I believe in freedom. I also believe that this country has not accurately represented the idea of freedom for some time, and that it continues to decline in stature as a free country. But there are still signs that freedom is still alive.
Take the case of Colin Kaepernick, quarterback for the San Francisco 49ers, and his protest of the national anthem to bring awareness to Black Lives Matter. He chooses not to stand for the anthem. Good for him.
In my not-so-humble-opinion, that (Black Lives Matter) is a worthy cause. There is a group of Americans who feel as though they are being mistreated. They feel that their protests and pleas are not being answered. Instead, much of the media shows the backlash of people like Rudy Giuliani who call the protest a sham. And an equal number of people who believe Colin should be ashamed of himself and that he is disrespecting those who served the country by his protest.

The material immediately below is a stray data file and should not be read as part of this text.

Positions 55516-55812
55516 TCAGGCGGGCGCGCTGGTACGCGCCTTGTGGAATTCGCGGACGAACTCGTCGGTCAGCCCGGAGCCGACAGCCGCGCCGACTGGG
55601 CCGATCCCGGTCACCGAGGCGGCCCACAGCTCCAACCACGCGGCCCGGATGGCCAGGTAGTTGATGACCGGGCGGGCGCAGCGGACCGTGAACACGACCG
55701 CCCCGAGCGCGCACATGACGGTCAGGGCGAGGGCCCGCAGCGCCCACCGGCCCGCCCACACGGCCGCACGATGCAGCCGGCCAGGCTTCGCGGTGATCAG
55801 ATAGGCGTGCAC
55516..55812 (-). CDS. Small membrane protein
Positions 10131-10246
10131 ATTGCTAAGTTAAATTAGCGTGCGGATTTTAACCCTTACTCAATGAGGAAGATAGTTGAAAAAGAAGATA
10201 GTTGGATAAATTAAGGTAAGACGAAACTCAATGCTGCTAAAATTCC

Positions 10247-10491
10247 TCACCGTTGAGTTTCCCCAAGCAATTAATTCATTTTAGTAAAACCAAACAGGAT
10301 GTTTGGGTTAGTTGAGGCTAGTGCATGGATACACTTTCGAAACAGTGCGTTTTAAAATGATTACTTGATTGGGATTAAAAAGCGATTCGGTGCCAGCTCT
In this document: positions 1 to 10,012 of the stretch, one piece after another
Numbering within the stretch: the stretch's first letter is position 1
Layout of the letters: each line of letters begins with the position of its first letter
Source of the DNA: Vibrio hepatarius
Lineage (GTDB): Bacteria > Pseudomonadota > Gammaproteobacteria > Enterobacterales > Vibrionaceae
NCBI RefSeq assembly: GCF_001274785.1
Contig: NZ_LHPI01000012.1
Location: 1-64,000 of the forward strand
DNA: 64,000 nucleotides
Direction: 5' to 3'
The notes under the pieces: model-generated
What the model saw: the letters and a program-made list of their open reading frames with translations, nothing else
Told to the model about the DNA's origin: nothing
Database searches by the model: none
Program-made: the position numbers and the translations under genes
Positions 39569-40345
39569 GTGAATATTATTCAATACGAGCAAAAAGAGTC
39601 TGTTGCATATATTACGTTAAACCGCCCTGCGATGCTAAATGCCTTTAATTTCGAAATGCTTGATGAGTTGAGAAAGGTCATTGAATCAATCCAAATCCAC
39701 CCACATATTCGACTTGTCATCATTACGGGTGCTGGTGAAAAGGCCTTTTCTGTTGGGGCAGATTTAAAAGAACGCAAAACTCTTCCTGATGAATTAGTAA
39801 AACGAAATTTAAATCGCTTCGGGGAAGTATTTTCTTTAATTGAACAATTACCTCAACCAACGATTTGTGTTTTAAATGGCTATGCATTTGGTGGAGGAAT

How is he disrespecting my father or brother or grandparents or uncles, and all others of whom served in the armed forces? Because he doesn’t pledge allegiance to a country that is not handling an injustice? If anything, he is HONORING soldiers and armed forces members with his protest. He is showing them that their work in fighting for freedom is holding true. That one of the country’s citizens is able to stand up against tyranny (even if some argue it is only perceived… I can rehash a great Louis CK quote for that one, but I won’t). That that citizen feels safe enough that he would not get imprisoned or executed for expressing his opinion, a fate that happens in so many other countries where people who are oppressed cannot speak out.
That is the highest representation of honor that can be bestowed from a citizen onto the military. Using their freedom to protest their government. If they weren’t able to, or chose not to in order to satisfy some social norm, how can we call our country free? And then what did our military fight for?